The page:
Hold onto your hats, you are about to enter the cloud forests of Central America. You will be traveling with scientist and adventurer Randall Barnes. Hope you brought your insect net, because you are going to be hunting eight exotic and beautiful insects. You need to bring back specimens for an exhibit at the museum, so keep a sharp lookout.
That’s the exciting feel of The Field Guide to Insects: Explore the Cloud Forests by Paul Beck. With a glorious mix of photographs and colorful illustrations, each page has the look of a nature journal written in the field. The cover is textured to make it feel worn. You can almost smell the dampness and hear the monkeys screeching.
Even better, each page is full of amazing facts to read about each insect. That is, to read if you can keep from opening the enticing pouches attached to the pages. Inside each pouch is a model insect to assemble. I have to admit my son had those open in a flash and we had the diorama in the back all set up before reading the rest. The models are excellent for kinesthetic and visual learners. Both will be highly engaged by this book. The most reluctant reader you know will not be able to put this book down, if they are at all interested in nature or adventure.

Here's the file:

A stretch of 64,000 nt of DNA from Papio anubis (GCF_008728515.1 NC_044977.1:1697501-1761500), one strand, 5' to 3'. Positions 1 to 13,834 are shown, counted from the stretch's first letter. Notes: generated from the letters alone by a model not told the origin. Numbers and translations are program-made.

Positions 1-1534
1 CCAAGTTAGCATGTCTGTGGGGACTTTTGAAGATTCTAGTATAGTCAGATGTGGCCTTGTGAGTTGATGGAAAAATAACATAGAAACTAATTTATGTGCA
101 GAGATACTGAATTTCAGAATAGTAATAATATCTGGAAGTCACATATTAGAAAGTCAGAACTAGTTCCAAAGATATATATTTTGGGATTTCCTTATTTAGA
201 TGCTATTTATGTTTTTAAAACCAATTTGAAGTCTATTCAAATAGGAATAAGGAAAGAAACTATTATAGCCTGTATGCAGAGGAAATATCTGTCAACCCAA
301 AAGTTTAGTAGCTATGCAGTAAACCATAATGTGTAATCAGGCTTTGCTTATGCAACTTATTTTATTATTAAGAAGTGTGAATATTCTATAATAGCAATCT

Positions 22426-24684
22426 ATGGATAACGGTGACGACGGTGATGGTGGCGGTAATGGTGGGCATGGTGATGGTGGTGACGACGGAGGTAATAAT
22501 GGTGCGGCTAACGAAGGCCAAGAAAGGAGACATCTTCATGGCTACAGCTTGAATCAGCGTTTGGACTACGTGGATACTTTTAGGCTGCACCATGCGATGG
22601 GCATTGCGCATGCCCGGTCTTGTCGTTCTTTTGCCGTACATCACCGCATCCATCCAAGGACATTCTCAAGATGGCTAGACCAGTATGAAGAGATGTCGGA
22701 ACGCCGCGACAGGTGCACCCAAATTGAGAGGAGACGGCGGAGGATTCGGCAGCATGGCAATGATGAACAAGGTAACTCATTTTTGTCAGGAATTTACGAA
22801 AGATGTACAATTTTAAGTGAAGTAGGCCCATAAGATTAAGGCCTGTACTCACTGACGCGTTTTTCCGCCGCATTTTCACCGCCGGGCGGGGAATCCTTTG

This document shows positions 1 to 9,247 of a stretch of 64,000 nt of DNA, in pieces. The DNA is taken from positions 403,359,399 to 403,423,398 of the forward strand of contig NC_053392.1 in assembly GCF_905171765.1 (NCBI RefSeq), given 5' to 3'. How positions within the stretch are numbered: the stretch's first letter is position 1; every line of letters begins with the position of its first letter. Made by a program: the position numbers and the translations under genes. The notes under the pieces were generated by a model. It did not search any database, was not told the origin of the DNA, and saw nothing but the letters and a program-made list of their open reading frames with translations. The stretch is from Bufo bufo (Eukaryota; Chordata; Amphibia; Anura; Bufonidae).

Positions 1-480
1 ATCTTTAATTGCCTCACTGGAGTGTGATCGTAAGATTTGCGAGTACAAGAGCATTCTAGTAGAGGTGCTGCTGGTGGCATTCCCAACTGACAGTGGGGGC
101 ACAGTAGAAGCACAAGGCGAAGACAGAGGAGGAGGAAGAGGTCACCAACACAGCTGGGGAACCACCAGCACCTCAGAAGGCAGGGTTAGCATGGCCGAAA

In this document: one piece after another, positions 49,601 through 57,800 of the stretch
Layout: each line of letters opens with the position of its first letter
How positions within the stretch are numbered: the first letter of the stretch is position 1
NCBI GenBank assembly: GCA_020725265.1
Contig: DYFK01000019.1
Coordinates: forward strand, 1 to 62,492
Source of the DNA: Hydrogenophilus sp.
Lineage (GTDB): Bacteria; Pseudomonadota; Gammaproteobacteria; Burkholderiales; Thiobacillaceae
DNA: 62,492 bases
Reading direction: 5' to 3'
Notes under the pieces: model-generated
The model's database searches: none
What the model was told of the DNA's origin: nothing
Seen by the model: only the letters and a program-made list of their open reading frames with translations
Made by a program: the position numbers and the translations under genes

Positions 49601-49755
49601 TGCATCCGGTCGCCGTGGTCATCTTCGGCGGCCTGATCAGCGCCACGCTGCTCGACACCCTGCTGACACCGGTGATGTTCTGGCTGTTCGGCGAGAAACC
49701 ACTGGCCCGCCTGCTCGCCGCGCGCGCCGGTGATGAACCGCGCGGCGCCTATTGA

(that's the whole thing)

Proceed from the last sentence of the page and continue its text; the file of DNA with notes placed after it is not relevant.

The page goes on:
The Field Guide to Insects: Explore the Cloud Forests is coming out this summer, and would be perfect for one of those days when the kids say, “I’m bored. There’s nothing to do.” After making the models, setting up the diorama and reading, they are sure to be inspired to go on their own bug hunts and to make their own nature journal. The book is so filled with creativity and imagination, it is guaranteed to stimulate all sorts of stories and projects.
I already had found and loved Tarantulas Inside and Out, published by SilverDolphin. Now I have seen this one, I am totally enamored with their books. They are absolutely wonderful!
Reading level: Ages 4-8
Hardcover: 32 pages
Publisher: Silver Dolphin Books (June 1, 2010)
Note: Although Amazon lists the reading level as ages 4-8, the book says it is for ages 8 and up, which would a better estimation. I would say that assembling the models does require a certain amount of fine motor skill and those younger than 8 would probably need assistance from an adult. The author is not afraid to use advanced entomological terms, either.
This book was provided for review by the publisher.
Nonfiction Monday is a blogging celebration of nonfiction books for kids. For more information, stop by Picture Book of the Day. This week’s post is at Check It Out.